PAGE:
See What I’m Saying:

The Extraordinary Powers of our Five Senses


Chapter 10: See What I’m Saying


Photo: Lawrence Rosenblum

Model: Rachel Miller

Point-light videos demonstrate how people's faces can be recognized from seeing only their movements. The technique also allows researchers to determine the important information used for lipreading.


        When Sue Thomas started working for the FBI, she didn’t think she’d be doing surveillance of organized crime. She was initially hired, along with eight other deaf individuals, to classify fingerprints. The FBI reasoned that the deaf might be well-suited for the attention-demanding work of fingerprint analysis, based on the fact that the deaf wouldn’t be distracted by the usual office noises. And most of the new employees did take well to the job. But not Thomas. After a few days, she found counting fingerprint loops unbearably monotonous and conveyed this to her supervisor.

        Soon after, she was asked to report to the bureau’s front office. She assumed that she was being fired. Instead, she was confronted with seven of the FBI’s top officers, who were interested in discussing, of all things, her lipreading. A number of her supervisors noticed that during their interactions with Thomas, she seemed particularly skilled at lipreading. Now, they were interested in whether she could also lipread from videos. She told them that she could, especially if the video showed a clear view of the face. This is what the officers were hoping to hear.

        Later that day, Thomas was brought into a room containing a state of the art video projection system. She was told that a surveillance team had recorded video of a suspected illegal gambling transaction involving organized crime. The video didn’t contain an audio track, so they needed Thomas to transcribe the dialogue from lipreading. Using the video projection system to enlarge the faces and slow the action, Thomas was able to successfully complete the transcription. And with this, she became the FBI’s first professional lipreader.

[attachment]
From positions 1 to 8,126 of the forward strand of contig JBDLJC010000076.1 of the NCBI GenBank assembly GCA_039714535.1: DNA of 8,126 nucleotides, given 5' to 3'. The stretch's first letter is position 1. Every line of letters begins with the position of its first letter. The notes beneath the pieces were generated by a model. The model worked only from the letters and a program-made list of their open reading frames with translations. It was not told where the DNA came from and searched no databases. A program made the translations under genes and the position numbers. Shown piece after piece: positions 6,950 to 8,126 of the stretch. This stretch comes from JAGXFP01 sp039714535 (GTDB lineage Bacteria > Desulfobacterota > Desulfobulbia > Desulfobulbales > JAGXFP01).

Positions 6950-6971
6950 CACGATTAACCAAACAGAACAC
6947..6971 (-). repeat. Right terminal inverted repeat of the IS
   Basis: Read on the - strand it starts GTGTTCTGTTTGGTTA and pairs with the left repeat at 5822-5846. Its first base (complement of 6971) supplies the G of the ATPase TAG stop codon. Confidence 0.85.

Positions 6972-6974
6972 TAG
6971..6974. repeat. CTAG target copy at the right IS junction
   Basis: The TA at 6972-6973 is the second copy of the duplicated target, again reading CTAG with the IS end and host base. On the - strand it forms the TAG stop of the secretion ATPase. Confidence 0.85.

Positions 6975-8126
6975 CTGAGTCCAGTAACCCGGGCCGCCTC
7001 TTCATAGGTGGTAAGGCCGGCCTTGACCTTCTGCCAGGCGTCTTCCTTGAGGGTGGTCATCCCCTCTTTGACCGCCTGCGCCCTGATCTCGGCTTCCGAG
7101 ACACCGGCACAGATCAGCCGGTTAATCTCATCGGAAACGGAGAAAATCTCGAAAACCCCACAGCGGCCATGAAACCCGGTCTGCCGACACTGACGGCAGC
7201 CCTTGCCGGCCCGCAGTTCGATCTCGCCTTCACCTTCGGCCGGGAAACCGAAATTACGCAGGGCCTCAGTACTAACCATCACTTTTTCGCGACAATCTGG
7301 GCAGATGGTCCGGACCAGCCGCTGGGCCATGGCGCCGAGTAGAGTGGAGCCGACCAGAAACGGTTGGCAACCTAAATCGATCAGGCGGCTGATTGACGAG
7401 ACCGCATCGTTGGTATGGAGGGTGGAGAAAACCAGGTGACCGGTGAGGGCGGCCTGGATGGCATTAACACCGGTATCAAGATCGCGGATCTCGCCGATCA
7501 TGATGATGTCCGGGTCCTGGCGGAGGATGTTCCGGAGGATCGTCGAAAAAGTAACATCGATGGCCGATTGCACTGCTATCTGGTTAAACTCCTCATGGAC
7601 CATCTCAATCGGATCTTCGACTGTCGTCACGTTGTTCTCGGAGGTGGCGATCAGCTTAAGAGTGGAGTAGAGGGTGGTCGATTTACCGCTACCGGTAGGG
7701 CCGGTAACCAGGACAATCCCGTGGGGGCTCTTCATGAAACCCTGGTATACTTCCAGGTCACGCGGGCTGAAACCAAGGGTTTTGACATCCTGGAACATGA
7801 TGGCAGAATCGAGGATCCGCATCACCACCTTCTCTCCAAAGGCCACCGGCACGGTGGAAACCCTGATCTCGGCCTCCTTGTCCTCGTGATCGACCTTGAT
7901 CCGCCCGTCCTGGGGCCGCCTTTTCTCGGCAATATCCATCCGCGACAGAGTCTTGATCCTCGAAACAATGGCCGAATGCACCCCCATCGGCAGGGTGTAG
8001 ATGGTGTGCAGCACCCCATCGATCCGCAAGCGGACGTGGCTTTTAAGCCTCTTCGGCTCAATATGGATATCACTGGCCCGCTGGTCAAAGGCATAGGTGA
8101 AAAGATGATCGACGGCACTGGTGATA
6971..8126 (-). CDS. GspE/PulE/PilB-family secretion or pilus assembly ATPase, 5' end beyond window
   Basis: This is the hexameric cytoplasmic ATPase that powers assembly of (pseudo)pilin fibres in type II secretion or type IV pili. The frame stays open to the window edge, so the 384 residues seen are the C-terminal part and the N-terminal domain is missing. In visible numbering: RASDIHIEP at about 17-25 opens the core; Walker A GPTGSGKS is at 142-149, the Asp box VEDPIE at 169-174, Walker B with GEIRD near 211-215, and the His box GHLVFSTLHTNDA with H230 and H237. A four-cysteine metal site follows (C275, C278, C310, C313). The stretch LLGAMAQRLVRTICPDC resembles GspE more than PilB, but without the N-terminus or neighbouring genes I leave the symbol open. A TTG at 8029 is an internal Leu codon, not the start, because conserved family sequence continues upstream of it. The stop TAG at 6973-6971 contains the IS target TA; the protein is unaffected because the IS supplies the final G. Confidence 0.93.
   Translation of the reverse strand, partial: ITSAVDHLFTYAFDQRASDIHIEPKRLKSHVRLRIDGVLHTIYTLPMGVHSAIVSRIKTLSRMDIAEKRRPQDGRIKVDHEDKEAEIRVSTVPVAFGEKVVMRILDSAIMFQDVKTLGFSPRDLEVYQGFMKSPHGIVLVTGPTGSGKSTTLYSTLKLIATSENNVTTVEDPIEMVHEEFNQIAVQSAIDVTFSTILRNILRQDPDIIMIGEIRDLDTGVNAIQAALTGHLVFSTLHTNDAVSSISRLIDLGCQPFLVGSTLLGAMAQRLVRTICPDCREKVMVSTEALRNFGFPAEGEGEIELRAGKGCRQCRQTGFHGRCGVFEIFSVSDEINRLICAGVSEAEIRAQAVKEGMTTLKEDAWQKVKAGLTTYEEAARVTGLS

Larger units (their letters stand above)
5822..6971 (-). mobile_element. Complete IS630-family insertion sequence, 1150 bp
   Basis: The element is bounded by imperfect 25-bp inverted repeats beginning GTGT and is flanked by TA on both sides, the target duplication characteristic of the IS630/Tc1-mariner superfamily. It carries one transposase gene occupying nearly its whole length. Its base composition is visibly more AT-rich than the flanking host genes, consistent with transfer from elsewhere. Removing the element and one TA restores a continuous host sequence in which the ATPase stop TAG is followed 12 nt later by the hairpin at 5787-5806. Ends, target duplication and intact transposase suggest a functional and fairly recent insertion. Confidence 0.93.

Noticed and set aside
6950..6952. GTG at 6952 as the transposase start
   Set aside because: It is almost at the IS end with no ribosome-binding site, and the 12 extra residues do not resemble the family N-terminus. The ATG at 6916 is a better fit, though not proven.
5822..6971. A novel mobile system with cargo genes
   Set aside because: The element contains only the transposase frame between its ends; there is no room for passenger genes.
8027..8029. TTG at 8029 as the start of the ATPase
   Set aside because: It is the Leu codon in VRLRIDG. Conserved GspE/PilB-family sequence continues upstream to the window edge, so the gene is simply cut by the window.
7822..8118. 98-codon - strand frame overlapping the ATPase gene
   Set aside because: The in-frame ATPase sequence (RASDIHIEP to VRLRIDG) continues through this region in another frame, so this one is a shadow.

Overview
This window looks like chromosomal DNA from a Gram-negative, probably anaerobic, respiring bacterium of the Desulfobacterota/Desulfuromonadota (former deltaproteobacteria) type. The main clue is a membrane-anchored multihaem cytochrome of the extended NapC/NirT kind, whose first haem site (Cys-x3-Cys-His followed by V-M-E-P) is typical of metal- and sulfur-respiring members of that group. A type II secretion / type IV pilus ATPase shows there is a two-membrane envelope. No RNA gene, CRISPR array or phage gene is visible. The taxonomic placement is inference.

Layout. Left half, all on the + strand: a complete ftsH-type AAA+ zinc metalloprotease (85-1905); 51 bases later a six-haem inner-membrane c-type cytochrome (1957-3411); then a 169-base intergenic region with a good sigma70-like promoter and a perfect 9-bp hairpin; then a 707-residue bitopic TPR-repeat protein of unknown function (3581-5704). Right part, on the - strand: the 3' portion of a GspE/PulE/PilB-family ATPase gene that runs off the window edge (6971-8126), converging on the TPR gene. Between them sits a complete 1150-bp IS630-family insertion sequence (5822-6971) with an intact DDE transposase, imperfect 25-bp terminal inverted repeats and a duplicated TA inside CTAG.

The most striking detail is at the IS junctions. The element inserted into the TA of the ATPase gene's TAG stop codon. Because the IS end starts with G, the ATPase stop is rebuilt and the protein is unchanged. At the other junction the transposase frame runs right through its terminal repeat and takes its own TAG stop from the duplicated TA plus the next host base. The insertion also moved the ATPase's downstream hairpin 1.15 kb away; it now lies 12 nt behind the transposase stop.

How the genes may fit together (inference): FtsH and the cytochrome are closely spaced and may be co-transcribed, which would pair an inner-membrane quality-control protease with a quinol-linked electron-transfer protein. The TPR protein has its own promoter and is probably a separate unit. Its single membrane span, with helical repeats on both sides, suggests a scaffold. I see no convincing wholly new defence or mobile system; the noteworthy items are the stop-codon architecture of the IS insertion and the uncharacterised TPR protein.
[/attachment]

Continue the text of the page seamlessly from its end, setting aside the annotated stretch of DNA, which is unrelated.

Thomas worked with the FBI for about three years. During this time, she lipread from videotape as well as during on-site surveillance missions. For the latter, she would go to locations such as airport terminals and sit at some distance from the suspects. She would lipread them as they interacted and then convey the dialogue to her FBI colleagues also positioned nearby. Her cases often involved high-profile crimes including espionage. Thomas’ skills provided the FBI a significant advantage to be able to perform accurate surveillance without needing to hear what was occurring.

        This story is conveyed in Thomas’ engaging memoir Silent Night, as well as in the syndicated television show based on her book, Sue Thomas: FBEye.

        What makes Thomas such an astounding lipreader? I asked her this when we met. Thomas, who is in her late fifties, and has a warm, cheerful face responds, “I was never actually taught to lipread. But at a young age, I was given seven years of intensive speech therapy to make my own speech clearer. This therapy involved lots of time in front of a mirror watching and correcting my speech. This helped me speak, and also probably helped me become a good lipreader. But I never did have a course in ‘Lipreading 101’.” Thomas smiles.